As the demand for low-cost, high-quality healthcare continues to rise, providers in the U.S. — where healthcare costs are the highest in the world but healthcare outcomes do not necessarily follow suit — are increasingly moving away from fee-for-service (FFS) models and toward managed care.

There are major differences between the U.S. healthcare system and that of the European Union. But much as it is in the rest of the world, per capita healthcare spending in Europe is soaring (see Figure 1). While it is still relatively early days when it comes to the development of managed care, L.E.K. Consulting thinks there are important lessons that EU providers can learn from the U.S. experience, and that those lessons can be modified and applied to suit their individual countries’ healthcare markets. In light of our extensive experience in the healthcare sector — and more specifically, managed care — we help providers assess their current capabilities and provide them with organizational strategies to develop those capabilities in order to implement managed care services that meet their regions’ unique needs.

A broad spectrum of managed care models

Managed care comprises a wide range of care models that differ based on their level of population/risk covered and the breadth of coverage/integration (see Figure 2).

Using U.S. care models as a template, we have created three categories in our framework:

  1. Value-based/outcome-based vendors
  2. Managed care vendors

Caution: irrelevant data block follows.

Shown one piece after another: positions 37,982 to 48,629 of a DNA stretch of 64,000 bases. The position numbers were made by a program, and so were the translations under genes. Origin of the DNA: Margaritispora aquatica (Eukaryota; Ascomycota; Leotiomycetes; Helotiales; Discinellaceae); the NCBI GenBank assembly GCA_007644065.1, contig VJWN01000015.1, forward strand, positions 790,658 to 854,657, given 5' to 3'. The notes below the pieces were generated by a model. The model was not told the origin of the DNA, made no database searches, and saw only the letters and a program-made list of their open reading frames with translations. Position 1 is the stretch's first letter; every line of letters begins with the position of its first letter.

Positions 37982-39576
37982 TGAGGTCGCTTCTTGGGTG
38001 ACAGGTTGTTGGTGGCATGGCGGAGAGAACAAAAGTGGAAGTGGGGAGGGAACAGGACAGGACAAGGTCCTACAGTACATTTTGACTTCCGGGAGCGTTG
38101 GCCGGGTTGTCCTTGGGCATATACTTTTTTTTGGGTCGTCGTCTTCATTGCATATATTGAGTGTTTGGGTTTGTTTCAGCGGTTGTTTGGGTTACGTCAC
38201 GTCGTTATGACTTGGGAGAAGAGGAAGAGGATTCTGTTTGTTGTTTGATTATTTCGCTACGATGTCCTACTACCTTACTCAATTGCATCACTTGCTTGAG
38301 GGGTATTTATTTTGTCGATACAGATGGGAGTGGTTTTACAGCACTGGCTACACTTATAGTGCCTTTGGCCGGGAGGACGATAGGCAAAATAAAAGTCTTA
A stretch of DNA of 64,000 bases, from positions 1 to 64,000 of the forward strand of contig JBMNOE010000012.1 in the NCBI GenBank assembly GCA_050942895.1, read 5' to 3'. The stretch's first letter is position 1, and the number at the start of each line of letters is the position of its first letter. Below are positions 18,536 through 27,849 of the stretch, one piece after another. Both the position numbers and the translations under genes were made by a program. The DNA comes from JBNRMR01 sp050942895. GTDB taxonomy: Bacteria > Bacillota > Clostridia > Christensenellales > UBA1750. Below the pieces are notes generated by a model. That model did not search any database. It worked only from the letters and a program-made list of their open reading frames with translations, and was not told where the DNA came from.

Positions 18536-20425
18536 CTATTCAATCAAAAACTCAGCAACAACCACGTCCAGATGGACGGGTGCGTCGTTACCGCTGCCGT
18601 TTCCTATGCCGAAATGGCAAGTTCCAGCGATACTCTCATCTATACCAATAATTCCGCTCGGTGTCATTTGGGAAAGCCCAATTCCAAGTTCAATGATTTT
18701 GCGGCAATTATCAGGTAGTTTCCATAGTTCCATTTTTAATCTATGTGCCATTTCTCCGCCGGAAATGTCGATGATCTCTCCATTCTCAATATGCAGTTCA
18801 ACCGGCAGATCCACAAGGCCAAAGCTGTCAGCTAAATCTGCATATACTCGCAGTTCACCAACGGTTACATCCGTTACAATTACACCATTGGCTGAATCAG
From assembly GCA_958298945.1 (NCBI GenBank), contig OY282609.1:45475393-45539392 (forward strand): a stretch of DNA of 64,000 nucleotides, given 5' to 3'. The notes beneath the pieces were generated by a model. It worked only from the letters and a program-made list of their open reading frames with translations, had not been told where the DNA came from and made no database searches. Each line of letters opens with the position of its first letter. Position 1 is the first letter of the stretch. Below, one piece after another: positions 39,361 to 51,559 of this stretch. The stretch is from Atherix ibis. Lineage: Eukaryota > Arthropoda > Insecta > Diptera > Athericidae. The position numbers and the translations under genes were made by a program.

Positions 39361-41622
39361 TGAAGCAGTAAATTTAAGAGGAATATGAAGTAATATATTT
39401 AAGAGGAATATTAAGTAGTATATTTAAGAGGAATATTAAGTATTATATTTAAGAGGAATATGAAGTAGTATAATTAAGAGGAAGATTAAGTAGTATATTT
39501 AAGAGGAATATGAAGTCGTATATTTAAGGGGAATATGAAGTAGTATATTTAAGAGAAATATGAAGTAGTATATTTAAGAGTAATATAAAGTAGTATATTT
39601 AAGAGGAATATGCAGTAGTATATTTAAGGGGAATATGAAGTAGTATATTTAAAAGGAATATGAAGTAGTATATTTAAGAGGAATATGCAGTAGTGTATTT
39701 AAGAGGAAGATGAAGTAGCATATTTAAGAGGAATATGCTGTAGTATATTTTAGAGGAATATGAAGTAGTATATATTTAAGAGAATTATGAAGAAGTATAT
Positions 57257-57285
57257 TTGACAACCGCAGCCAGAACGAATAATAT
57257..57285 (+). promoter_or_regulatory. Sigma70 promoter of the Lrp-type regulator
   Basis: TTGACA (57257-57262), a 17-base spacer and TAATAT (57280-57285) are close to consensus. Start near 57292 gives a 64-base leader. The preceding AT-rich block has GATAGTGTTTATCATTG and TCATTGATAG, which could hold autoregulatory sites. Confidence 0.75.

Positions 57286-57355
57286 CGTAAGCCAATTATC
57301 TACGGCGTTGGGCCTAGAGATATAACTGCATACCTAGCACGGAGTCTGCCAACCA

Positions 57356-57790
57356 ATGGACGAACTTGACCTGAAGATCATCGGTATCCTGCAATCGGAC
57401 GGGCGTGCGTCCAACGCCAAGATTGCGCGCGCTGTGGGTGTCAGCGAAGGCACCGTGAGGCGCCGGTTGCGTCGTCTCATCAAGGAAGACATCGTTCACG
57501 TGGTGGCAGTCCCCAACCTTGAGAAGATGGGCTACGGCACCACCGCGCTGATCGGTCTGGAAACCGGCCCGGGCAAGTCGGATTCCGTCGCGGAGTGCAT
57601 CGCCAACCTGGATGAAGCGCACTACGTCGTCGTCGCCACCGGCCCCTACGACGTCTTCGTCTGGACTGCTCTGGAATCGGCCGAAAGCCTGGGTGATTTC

3. Population health managers

In the U.S., there is a strong trend already underway — distancing from FFS and moving toward a range of managed care models. Most notably, the share of value- and outcome-based models is increasing significantly. In Europe, however, while the trend toward managed care is slower than in the U.S., healthcare systems are starting to experiment with innovative managed care and value-based payment models to improve patient experience, care quality and cost (see Figure 3).

Managed care programs offer numerous benefits

Geisinger, a U.S.-based integrated payer and provider, is a good example of how managed care programs can lead to high-quality care at a low cost. The company reduced costs associated with unnecessary inpatient care by 7%-8% by offering home care services to support healthy behaviors, preventive measures and disease management; optimizing care for acute interventions and chronic diseases through value-based or disease management services; and ensuring care quality and efficiency when patients are moving between different care settings.

Meanwhile, initial results of innovative U.K. and German care models have also shown improvements in outcomes and costs, as have novel care models in Nordic countries such as Sweden and Denmark.